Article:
Plastic cards are used in a variety of applications across markets such as retail, hospitality, manufacturing, government, education, and transportation and logistics. Technological advances have resulted in allied technologies such as near-field communication (NFC) and biometrics being used in certain applications such as loyalty and gift cards that have witnessed a decline in demand in recent years. Despite being deployed largely across applications, is the market for cards and card printers likely to be phased out? We believe that the commercialization of biometric modalities through the introduction of fingerprint sensors in Apple and Samsung smartphones has resulted in increased understanding and trust among customers toward using these technologies. Hence, although not immediate, this is expected to impact the demand for cards and card printers across applications.

Key Trends

Growth opportunities for the card printers market are high in the immediate future. The installed base for cards in banking and finance is huge and a key driver for the card printer market. Issuance of cards has shifted to being done at the branch (instant issuance) as against being done centrally (how it was a few years ago). Instant issuance is increasingly becoming a mandate across financial institutions driving the demand for contactless chip-based cards.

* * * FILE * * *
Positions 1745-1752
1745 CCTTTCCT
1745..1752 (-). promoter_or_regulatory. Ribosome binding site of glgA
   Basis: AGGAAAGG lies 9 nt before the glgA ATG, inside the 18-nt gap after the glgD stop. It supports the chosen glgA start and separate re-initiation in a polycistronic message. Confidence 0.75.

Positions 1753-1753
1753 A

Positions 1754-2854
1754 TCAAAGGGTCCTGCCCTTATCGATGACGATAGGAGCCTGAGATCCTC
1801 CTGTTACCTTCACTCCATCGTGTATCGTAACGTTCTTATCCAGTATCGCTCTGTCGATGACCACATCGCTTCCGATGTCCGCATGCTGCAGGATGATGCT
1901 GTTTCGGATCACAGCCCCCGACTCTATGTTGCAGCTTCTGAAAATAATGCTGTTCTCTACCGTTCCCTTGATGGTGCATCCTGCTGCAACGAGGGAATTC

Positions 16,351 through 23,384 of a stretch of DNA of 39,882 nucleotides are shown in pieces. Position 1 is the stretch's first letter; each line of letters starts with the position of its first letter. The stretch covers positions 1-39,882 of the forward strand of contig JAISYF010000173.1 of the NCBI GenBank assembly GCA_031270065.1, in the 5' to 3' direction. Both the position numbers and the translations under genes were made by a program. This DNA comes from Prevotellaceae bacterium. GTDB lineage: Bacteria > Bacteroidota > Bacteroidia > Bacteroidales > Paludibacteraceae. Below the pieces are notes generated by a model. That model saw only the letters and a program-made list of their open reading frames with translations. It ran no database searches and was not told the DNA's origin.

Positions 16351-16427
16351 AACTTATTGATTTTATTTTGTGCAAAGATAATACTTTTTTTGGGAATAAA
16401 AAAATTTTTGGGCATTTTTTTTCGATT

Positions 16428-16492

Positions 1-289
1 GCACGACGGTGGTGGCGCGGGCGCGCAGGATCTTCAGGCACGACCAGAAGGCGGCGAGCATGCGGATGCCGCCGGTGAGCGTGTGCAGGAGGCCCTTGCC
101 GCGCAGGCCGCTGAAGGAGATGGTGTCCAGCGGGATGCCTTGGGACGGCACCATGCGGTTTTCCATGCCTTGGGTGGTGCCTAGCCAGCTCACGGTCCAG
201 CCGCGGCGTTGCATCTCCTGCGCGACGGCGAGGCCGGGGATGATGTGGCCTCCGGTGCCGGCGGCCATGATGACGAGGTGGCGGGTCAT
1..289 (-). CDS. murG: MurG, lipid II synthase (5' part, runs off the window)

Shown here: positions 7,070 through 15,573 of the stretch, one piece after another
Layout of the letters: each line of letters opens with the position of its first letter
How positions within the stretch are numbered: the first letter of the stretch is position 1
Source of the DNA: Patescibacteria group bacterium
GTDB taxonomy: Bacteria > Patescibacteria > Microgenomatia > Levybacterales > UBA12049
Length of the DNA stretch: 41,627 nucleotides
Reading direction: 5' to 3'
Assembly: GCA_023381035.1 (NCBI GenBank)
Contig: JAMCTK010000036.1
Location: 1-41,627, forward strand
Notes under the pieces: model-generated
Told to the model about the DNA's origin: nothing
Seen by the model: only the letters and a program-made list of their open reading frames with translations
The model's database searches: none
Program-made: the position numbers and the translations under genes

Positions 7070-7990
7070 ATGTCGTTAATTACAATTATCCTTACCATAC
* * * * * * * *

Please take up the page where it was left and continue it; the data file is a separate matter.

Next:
An increasing number of fraudulent activities globally has also paved the way for the EMV standard. Implementation of EMV cards and use of strong authentication techniques have significantly reduced card fraud losses. EMV migration was embraced by Europe and Canada, resulting in a significant reduction in card fraud losses. However, the US continues to be vulnerable and is still transitioning to the use of EMV-based cards.